By BILL BUELL
SCHENECTADY — When Niskayuna High School alumna Elizabeth Rosner decided to set her third novel in her hometown of Schenectady, she had no idea what a fascinating personality she was going to be working with.
“Charles Steinmetz is perfect material for a fictional character,” said Rosner, whose new book, “Electric City,” takes us back to the Schenectady of Steinmetz’s era — the early 20th century, when the General Electric engineer was one of the most famous scientists in the world.
“I found him fascinating, brilliant and eccentric. I had never heard of Steinmetz, and I also discovered some other things I hadn’t known about my hometown.”
Rosner, now a longtime resident of California, talked about her book at the Schenectady County Public Library’s McChesney Room on Nov. 9. After, she sold and signed copies, often pausing to talk with visitors about their shared memories and acquaintances in Niskayuna.
While her first two novels were set in northern California, Rosner, who lives in Berkeley, decided to put her third book in upstate New York after hearing another author talk about the importance of “place” in one’s life.
“Before that I was more concerned about the effect of my parents’ life on me, and that meant more about their European lives before coming to America,” said Rosner, who graduated from Niskayuna High School in 1976 and went on to get a degree at Stanford University.
“It was like a light bulb went off. I thought, ‘what a great idea.’ I called my father and he suggested I do some research on Steinmetz.”
Rosner’s parents were Holocaust survivors, and her father Carl, a GE scientist himself who helped create the MRI machine, still lives in Schenectady.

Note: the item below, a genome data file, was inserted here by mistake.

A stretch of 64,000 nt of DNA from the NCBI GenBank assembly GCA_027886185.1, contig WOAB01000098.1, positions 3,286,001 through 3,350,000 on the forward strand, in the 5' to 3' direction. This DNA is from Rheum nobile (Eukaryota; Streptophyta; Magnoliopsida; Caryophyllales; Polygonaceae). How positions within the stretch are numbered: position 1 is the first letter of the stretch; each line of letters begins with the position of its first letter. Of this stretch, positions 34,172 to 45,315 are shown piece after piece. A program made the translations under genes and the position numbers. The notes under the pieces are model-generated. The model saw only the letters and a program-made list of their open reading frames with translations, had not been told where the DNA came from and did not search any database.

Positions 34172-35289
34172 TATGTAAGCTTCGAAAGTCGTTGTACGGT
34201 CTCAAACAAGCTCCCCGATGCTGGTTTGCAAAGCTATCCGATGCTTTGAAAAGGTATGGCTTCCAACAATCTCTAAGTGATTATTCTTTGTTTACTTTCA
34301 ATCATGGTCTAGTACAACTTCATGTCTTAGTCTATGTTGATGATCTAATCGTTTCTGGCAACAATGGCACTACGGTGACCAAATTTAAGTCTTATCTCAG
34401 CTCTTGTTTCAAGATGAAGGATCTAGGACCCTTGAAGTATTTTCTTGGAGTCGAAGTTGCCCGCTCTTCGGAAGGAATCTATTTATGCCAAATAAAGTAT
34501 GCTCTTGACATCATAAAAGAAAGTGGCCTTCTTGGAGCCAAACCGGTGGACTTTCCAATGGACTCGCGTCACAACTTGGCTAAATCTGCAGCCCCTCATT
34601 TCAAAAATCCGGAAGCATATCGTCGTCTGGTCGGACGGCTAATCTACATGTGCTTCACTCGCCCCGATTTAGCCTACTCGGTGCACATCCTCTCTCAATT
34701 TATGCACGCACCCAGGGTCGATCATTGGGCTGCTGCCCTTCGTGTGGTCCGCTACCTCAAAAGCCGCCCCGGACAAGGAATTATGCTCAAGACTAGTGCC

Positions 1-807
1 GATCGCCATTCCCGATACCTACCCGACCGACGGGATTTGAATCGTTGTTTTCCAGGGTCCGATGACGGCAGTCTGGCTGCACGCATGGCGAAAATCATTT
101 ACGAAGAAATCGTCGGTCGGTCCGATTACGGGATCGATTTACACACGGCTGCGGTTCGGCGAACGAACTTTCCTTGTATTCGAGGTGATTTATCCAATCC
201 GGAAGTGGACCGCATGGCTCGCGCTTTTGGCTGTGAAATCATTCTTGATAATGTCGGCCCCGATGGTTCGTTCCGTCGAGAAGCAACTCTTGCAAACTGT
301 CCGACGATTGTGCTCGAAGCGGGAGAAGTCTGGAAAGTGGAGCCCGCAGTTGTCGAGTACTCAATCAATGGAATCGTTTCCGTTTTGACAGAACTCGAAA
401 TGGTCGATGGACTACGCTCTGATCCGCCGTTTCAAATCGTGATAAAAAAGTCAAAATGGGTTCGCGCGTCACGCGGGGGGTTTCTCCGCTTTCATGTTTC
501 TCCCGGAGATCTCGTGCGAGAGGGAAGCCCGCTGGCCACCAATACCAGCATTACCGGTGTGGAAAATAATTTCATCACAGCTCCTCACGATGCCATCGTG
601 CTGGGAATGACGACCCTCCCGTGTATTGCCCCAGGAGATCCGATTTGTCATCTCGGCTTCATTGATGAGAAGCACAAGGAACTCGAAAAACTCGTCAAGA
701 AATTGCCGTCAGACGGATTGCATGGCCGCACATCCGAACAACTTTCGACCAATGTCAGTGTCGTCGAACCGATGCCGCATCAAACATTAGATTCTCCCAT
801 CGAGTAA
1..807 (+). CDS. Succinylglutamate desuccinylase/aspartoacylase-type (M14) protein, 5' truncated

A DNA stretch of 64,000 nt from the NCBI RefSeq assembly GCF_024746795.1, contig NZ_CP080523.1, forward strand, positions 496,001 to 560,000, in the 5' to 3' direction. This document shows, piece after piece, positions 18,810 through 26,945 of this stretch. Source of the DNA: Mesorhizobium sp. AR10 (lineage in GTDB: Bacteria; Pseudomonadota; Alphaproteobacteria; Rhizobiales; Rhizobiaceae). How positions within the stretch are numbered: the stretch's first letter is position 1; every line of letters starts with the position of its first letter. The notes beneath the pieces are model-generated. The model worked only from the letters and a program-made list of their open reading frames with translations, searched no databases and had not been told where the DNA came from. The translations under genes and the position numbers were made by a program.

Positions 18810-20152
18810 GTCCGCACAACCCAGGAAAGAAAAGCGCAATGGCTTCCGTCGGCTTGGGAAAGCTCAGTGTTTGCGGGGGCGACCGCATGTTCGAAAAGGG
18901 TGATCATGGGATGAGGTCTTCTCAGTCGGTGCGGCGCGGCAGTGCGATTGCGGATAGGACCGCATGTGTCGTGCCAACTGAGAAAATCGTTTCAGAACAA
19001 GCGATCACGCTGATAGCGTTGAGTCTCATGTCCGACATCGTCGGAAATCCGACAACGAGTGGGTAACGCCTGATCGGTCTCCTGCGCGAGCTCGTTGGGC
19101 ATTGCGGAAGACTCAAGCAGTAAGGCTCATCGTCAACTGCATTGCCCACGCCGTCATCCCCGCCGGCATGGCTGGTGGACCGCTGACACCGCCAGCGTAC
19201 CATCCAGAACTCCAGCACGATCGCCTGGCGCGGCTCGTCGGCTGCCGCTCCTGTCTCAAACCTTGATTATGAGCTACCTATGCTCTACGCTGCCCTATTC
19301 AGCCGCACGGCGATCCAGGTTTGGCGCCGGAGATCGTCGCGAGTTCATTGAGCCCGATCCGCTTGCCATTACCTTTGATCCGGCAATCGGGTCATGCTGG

“Of course, my father knew a great deal about Steinmetz, and that was a great source of inspiration for me,” said Rosner, who lost her mother in 2000.
“My first two novels were, at least emotionally, autobiographical for me, but they were set in California. Digging into Steinmetz and learning the significance of Schenectady’s history, in terms of native Americans, Colonial New York and right up through modern times was very interesting for me.”
Rosner opens “Electric City” with the great Northeast Blackout of 1965.
“I remember it; I was 5 at the time, but I wanted my characters to be more aware of what was going on at the time, so they’re in their teens,” she said. “The Vietnam War is looming, they’re looking ahead to the draft and those kinds of things.”
Included as a character in that section of the book is Steinmetz’s adopted granddaughter, Midge Hayden, who died on her 97th birthday, Jan. 24, 2006.
“I never met her, and she was the last character I added to the book,” said Rosner. “All I know about her is the bare bones from reading her obituary, but I made up some stuff about her being Steinmetz’s favorite. I don’t know if that was the case, but I do know that she lived in Vischers Ferry and that she played golf and was a member of the Mohawk Club. Her relationships with the other characters in the book are fictitious, all imagined by me.”
While Rosner is guessing her book will be a hit in Schenectady, she’s hoping it has universal appeal.